Implicit in Scott’s asseveration, I’d venture, was a dogged insistence that it will not do to treat would-be public officials differently on account of their immutable characteristics — and, indeed, that to do so is insulting to those who have been historically mistreated. Loretta Lynch, Scott seemed to be saying, must not be waved through simply because she is a black woman, but must be received by the Senate exactly as anybody else would be. By these lights, we might also infer that he would contend that Hillary Clinton cannot be allowed to play by different rules simply because she is a woman, and that Barack Obama must not be spared harsh criticism because he is the first black president. If you want the job, Scott suggested, you must play the usual game. No hindrances, no favors.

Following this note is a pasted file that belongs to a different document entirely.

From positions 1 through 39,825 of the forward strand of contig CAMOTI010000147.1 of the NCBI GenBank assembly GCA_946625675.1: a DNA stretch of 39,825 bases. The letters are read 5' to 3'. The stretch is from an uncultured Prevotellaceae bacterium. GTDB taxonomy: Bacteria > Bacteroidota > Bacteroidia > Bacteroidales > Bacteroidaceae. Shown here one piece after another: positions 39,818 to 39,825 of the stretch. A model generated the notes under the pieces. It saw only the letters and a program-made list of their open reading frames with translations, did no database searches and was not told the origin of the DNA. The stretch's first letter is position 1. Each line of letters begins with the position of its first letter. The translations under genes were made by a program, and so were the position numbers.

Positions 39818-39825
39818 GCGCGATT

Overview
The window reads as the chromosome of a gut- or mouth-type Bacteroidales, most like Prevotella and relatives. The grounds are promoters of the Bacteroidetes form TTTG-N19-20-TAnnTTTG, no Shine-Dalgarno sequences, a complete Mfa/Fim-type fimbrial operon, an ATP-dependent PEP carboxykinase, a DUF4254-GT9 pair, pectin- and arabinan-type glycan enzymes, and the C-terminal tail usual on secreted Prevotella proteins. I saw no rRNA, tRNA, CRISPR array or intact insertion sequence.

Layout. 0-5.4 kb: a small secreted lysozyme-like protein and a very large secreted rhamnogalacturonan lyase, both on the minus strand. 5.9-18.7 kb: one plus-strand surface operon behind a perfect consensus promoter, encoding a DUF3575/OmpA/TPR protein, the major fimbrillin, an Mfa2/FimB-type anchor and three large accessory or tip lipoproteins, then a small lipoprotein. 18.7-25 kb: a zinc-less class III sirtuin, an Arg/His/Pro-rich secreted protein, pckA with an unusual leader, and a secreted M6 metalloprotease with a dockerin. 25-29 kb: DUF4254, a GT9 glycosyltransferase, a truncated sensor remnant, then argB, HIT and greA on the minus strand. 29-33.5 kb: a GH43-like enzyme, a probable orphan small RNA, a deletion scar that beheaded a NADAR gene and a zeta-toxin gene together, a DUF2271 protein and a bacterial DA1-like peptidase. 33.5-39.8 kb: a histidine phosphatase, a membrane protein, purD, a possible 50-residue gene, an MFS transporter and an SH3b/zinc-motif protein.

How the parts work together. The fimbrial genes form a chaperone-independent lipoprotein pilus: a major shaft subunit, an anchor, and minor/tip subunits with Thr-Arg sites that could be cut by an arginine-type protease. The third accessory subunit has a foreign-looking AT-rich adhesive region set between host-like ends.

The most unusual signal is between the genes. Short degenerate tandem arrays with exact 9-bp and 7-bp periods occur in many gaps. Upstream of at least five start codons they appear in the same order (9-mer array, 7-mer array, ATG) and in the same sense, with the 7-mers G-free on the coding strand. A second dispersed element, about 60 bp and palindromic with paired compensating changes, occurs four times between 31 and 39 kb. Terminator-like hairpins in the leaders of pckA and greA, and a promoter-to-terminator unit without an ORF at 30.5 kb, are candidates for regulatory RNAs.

Naturally, I agree with Scott. Indeed, if the republic is to continue functioning properly, we will have to insist upon our right to judge all public officials by the same lights, regardless of their nature or their circumstances. But if this is the case, then what should we make of Durbin — a man who appears to be making precisely the opposite case? As far as I can see, Durbin considers all opposition to Lynch to be out of bounds, and all her critics’ explanations to be false — a rather dangerous position, which if taken to its logical conclusion would provide the public less with an excuse to fill the halls of power with the historically underrepresented and more with an unfortunate incentive to avoid hiring minorities for public-service jobs. Provided that Senator Scott gets his way, and American political life is as color-blind as can be, nobody should care one whit about a candidate’s racial makeup. If Durbin’s view prevails, however — if, that is, the racially obsessed manage to turn all of our legitimate political fights into witless spats about race and gender — we will have little choice but to worry.